SSO… what does it really mean?
For some time now we have understood SSO to mean Single Sign On, but lately I’ve been hearing folks in the Office 365 world use SSO to mean more than one thing. In fact, I’ve seen them use this term to refer to three different things that are all similar yet should not be confused. So let’s clear this up and discuss when and where to use each of these authentication models.
So let’s talk about the one we know first…
SSO = Single Sign On
Office 365 Single Sign On means that you are using your own Active Directory to authenticate users in Office 365.
In the example below, a user attempts to log into the Office 365 portal and is then redirected to an Active Directory Federation Services server (ADFS), which will then communicate with Active Directory to authenticate that user.
This is a VERY simplified version of the process, but the thing here to remember is the authentication happens on your Active Directory. This is an important distinction, because in the event your Active Directory is not available, you will not be able to log into Office 365.
There are some pretty good reasons to do this, but for most deployments allowing Office 365 to authenticate the user is the most desirable configuration.
At the other end of the spectrum…
SSO = Separate Sign On
Separate Sign On is just what it sounds like: you have a different username and password for Active Directory and for Office 365. In this configuration, Office 365 doesn’t know about Active Directory and vice versa. In the example below you can see there is a client logging into Office 365 and Office 365 is doing the authentication.
Although this is fine for very small organizations, it requires twice the administration. Every user who is in Active Directory Must also be created in Office 365. In small environments this extra duty may not be an issue. In larger organizations dual administration becomes unwieldy and prone to errors.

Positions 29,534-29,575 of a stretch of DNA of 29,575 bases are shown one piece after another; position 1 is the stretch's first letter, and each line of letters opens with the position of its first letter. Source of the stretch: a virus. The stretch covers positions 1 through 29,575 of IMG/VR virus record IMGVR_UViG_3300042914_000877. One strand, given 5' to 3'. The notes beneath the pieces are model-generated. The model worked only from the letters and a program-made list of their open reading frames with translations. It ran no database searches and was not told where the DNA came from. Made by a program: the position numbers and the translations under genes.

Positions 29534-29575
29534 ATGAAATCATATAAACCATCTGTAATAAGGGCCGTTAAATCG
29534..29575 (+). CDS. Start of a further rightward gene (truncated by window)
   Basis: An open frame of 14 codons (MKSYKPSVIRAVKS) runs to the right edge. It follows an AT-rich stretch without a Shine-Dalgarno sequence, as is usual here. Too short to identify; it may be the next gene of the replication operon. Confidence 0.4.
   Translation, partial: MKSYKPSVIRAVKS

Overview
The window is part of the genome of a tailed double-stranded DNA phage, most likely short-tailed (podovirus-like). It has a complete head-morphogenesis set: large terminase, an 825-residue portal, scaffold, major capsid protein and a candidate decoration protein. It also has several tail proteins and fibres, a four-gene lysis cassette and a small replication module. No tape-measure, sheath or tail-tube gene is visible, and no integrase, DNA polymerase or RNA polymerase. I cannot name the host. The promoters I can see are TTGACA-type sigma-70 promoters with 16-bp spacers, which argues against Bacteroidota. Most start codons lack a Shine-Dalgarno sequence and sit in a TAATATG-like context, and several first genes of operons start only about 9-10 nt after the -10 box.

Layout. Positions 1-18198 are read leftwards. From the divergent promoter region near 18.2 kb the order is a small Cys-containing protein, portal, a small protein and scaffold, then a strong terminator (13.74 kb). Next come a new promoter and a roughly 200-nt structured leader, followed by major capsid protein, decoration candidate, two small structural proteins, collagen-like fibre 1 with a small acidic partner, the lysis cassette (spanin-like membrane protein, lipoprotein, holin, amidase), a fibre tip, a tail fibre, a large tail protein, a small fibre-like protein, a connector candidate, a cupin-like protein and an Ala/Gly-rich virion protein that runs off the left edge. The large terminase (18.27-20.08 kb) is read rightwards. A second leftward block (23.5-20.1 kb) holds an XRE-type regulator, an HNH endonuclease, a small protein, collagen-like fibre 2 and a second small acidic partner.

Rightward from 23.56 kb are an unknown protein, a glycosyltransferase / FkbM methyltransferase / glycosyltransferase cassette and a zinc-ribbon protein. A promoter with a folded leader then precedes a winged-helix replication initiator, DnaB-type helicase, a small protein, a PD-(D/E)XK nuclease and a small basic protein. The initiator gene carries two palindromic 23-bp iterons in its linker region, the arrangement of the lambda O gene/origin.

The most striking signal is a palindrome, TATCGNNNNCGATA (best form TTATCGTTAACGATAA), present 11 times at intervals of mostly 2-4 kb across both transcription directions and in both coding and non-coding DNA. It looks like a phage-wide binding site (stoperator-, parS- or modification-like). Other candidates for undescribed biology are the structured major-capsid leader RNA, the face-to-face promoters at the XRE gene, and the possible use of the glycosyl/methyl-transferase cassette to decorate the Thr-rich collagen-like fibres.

And the happy medium?
SSO = Same Sign On
Same Sign On is the sweet spot for most Office 365 deployments because it allows you to create users in Active Directory (just like Single Sign On) but it allows Office 365 to do the authentication.
It manages this through a component (also used in Single Sign On) called Directory Synchronization, or DirSync. DirSync replicates users and passwords from Active Directory to Office 365, but allows Office 365 to do all the authentication. This means that in the event a backhoe cuts through the fiber line for your ISP and your servers can’t talk to Office 365, your users can still authenticate and they get to use the username and password from Active Directory to do it.
In the example below, users from Active Directory are being synchronized to Office 365. When a user attempts to log into Office 365 the will then use the credentials from Active Directory to authenticate the user.
So what have we learned?
- When you hear someone talking about SSO and Office 365, they may not mean what you think they mean.
- Where authentication happens is important.
- Each of these scenarios require a lot of forethought and preparation.
Since Same Sign On will be the desired deployment for most organizations, I will review all the components of Same Sign On and how they interact (along with a few caveats) in an upcoming post.